In addition, Brazil possesses one of the most unequal land distribution in the world. According to Brazil’s National Institute for Colonization and Agrarian Reform, although large properties correspond to only 2,8% of the total number of farms, these occupy 56,7% of the total amount of land. The fact that much of this land remains unproductive further aggravates the problem. Despite the official opposition to the “latifundio”, the government has expropriated and redistributed 3,4 million hectares, a ludicrous figure if we consider that more than 80 million hectares of unproductive land have been registered.

Franciscans International and the Dominicans support the work and petitions of the Landless Movement of Brazil and urge:

  1. the government of Brazil to take effective measures to ensure that the Judiciary concludes, without delay, the numerous pending legal proceedings concerning the assassinations of rural workers and persons linked to them,
  2. the government to promote the immediate settlement of all landless rural workers and their families,
  3. the government to carry out an ample, massive and immediate agrarian reform program,
  4. the government to respect the principles and the rights contained in the UN Declaration on Human Rights Defenders and to guarantee human rights defenders working in Brazil the right to security in carrying out their activities on behalf of victims of violations.

For decades, the Christian community in Pakistan has suffered and struggled for recognition as full citizens and for the protection of their fundamental rights and freedoms. Since the last decade, a vague and arbitrary definition of blasphemy was inserted into the Pakistan Penal Code and punishment was increased from two years imprisonment to the death penalty sentence. Human rights defenders claim that most cases under the blasphemy law are the result of the abuse of law by certain individuals in order to stir up disharmony among religious groups. Also, procedural deficiency in the legal system and alleged police torture have further complicated the problem. Sections 295 B and C and 298 A of the Pakistan Penal Code allow little room for investigation and verification of evidence between the time allegations are made and actions (judicial or extra-judicial ones) against the accused are taken. Court cases have shown that often mere allegation without circumstantial evidence was enough to condemn a person. Moreover, the accused are not accorded the right to defend themselves under the controversial blasphemy laws. Further the law restricts freedom of expression as people fear that any opinion or remark may be construed as blasphemy. We also consider that the death penalty in these cases is contrary to international human rights standards and totally out of proportion for punishing an individual for the use of offensive language. Christians have made dramatic gestures to alert us to the tragedy of the blasphemy laws. On May 6, 1998, the world was shocked to learn of the untimely death of Catholic Bishop John Joseph of Faisalabad who protested with his own life to the death sentence of Ayub Masih and against the Blasphemy Laws.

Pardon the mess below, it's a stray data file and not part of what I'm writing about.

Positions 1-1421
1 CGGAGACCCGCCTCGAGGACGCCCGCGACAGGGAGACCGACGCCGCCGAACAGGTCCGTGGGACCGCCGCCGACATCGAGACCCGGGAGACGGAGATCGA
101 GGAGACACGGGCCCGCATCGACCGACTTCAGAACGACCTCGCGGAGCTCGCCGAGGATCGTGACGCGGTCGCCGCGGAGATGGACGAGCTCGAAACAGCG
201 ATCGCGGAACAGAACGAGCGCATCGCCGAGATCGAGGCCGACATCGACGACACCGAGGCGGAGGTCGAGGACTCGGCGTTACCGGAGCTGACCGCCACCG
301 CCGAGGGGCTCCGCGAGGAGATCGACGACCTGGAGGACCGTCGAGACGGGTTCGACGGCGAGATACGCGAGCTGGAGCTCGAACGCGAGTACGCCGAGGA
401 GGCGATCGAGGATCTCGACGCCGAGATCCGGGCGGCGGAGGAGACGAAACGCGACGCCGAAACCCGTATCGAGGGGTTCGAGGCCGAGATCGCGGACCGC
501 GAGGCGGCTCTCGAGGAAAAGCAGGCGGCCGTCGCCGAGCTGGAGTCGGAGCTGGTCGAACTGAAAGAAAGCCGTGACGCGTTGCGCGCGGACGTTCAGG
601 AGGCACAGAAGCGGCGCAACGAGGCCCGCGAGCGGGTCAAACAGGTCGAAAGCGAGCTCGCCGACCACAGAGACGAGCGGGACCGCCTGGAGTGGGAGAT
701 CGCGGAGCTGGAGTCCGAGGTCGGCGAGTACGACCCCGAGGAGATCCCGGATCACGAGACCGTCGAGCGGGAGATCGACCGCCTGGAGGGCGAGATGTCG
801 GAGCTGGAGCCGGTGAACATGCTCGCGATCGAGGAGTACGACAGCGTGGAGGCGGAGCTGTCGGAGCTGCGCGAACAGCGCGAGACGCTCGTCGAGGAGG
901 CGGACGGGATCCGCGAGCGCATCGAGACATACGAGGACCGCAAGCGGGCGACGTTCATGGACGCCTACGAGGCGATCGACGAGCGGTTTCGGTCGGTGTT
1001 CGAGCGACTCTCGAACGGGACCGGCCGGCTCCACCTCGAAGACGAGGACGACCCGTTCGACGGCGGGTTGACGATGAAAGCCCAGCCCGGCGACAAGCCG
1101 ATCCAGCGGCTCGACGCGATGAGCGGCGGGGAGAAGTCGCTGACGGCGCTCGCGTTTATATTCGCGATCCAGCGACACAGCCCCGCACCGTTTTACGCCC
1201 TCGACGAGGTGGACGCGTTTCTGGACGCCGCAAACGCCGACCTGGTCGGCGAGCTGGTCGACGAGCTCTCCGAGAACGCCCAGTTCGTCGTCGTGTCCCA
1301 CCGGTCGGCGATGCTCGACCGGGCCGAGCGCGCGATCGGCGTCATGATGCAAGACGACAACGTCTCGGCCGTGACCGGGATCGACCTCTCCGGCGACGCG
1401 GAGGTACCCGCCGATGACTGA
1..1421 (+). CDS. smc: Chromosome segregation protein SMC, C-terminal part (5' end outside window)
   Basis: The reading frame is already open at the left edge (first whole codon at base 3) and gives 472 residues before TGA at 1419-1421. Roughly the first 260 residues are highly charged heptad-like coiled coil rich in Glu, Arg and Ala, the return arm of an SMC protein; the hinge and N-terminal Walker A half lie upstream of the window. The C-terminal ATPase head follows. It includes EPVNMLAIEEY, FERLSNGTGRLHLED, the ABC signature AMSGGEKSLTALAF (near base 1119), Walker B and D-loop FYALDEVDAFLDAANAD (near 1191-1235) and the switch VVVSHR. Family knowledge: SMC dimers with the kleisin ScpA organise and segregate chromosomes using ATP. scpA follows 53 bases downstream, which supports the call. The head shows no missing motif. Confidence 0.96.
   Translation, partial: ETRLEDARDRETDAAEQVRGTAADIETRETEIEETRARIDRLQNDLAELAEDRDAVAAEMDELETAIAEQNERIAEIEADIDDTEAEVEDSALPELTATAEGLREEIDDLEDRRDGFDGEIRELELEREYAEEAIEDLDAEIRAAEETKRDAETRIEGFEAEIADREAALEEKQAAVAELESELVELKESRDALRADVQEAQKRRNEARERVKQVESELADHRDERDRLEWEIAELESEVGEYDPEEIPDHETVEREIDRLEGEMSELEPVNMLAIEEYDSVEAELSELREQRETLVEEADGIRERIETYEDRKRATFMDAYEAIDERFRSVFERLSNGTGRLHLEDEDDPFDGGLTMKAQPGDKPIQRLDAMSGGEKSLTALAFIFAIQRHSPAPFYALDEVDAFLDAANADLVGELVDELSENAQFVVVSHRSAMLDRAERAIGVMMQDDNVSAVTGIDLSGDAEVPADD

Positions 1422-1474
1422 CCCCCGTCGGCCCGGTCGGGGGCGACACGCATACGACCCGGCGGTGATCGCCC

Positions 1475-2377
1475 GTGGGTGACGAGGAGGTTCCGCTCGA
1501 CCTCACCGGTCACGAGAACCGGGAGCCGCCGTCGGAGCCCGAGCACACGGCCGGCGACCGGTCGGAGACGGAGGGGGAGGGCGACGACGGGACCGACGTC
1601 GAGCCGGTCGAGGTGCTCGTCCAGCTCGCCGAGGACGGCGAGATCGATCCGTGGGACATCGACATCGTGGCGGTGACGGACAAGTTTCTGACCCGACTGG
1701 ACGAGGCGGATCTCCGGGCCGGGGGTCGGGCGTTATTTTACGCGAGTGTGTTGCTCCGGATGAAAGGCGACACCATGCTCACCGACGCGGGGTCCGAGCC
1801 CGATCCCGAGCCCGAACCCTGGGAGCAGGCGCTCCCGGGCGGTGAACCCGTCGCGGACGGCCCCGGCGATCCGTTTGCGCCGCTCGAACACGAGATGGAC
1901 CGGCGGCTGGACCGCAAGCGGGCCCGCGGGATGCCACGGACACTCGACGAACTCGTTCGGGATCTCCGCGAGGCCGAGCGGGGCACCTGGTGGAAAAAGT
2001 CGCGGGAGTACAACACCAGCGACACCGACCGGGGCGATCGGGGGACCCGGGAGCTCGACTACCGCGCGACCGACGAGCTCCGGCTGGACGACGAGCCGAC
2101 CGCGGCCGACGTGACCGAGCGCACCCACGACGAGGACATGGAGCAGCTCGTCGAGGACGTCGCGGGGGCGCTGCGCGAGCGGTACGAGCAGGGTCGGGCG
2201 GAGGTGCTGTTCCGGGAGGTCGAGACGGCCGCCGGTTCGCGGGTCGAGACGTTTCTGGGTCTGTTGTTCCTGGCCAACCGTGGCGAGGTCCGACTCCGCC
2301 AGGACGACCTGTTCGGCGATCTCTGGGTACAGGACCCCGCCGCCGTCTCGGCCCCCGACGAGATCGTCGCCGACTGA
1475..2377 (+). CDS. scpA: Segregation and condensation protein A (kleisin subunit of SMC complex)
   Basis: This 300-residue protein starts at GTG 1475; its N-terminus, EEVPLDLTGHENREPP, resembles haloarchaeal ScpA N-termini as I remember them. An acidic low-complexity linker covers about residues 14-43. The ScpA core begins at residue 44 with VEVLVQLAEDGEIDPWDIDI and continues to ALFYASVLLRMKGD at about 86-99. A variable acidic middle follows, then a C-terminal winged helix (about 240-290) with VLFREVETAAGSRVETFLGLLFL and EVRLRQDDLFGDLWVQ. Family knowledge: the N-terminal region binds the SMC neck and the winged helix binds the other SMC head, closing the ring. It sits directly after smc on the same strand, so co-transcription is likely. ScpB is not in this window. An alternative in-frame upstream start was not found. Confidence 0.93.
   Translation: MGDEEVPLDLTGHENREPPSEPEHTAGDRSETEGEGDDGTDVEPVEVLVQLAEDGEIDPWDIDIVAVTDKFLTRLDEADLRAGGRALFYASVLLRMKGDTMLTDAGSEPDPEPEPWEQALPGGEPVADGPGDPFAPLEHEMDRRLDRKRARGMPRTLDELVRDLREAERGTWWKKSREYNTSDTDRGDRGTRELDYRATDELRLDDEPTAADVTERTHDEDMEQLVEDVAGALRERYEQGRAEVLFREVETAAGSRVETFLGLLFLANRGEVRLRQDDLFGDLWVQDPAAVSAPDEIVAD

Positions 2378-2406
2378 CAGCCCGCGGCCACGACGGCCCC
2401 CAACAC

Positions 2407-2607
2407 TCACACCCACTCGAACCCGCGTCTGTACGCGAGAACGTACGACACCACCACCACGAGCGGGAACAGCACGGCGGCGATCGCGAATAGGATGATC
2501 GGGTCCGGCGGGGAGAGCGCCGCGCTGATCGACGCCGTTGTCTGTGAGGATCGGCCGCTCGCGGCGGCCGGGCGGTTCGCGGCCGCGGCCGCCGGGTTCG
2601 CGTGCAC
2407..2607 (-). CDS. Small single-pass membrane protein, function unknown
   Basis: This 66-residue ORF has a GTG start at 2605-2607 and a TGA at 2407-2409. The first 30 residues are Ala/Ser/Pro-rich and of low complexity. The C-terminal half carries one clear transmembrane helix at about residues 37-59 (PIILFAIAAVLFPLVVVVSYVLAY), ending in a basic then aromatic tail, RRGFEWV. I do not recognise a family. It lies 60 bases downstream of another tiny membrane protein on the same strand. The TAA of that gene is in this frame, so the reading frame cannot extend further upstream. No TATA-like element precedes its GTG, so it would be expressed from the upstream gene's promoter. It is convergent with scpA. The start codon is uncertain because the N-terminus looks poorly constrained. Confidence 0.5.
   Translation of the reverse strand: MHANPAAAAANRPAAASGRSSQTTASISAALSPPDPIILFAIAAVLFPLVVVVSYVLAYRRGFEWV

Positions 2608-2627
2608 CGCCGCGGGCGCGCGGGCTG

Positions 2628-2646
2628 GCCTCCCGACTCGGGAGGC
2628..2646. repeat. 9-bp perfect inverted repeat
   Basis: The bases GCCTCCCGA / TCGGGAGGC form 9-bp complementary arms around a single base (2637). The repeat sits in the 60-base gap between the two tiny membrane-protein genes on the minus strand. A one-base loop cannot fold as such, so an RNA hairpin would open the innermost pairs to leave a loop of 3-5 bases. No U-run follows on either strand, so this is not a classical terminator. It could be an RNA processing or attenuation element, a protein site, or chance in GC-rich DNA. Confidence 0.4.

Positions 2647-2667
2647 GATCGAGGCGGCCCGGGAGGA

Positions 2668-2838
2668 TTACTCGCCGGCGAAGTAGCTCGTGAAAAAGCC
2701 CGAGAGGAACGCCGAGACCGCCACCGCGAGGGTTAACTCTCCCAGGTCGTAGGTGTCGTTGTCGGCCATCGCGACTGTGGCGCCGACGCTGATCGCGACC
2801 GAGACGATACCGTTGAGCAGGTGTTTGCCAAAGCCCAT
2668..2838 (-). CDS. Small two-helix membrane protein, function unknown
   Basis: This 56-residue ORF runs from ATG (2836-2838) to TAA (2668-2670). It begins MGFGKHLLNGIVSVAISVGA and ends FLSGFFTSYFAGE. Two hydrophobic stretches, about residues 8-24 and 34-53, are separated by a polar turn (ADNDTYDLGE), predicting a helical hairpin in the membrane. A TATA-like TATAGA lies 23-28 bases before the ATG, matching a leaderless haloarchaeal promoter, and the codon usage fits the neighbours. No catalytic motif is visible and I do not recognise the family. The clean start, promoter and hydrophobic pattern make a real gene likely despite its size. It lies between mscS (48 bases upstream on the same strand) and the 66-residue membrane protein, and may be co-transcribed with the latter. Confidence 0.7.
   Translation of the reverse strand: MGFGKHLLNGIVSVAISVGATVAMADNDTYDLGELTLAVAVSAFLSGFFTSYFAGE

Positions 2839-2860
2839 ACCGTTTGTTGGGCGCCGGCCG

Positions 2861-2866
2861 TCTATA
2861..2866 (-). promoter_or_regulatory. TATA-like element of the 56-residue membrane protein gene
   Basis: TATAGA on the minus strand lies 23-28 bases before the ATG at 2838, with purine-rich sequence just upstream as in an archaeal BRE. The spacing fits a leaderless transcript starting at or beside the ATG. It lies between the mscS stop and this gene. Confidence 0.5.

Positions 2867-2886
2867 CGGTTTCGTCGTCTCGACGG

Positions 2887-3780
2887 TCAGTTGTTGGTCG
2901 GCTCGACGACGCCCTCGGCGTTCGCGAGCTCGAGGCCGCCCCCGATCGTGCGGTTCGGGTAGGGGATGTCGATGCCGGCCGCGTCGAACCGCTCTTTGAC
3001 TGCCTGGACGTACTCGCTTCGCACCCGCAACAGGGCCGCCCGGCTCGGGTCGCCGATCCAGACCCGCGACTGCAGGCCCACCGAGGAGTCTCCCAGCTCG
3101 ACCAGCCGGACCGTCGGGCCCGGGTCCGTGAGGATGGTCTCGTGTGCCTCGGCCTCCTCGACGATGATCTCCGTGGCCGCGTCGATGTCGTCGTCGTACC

Franciscans International and the Dominicans are also gravely concerned about the consequences of the separate electorate system in Pakistan which requires that all religious groups vote only for candidates of their own denomination. This has the effect of marginalizing the non-Muslim population since the main political parties and their candidates need not take into account the vote of non-Muslims. This creates skepticism in the minority communities in terms of the ability of their candidates to influence policies in government.

Franciscans International and the Dominicans support the recommendations of the Pakistan Justice and Peace Commission of the Major Superiors of the Catholic Church and therefore urge:

  1. the government of Pakistan to repeal all the discriminatory laws, particularly the blasphemy laws, section 295 B, 295 C and 298 A of the Pakistan Penal Code,
  2. a speedy, fair and open trial for the many blasphemy cases pending in court, and a guarantee that those accused and their families will be free from harassment and any form of ill-treatment,
  3. the government of Pakistan to implement all the provisions of fundamental rights which are contained in Part 2, articles 8 to 10 of the Constitution of Pakistan,
  4. the government of Pakistan to promote equal rights for all citizens of Pakistan according to Article 25A of the Constitution,
  5. the government to abolish the separate election system,
  6. that the role of minorities in the creation and development of Pakistan be publicized and included in school and college textbooks,
  7. the government of Pakistan to adopt legislation forbidding religious discrimination.

In addition, we request the Sub-Commission to closely monitor the situation described above and to urge the government of Pakistan to implement the recommended Constitutional and other changes related to the protection of religious minorities.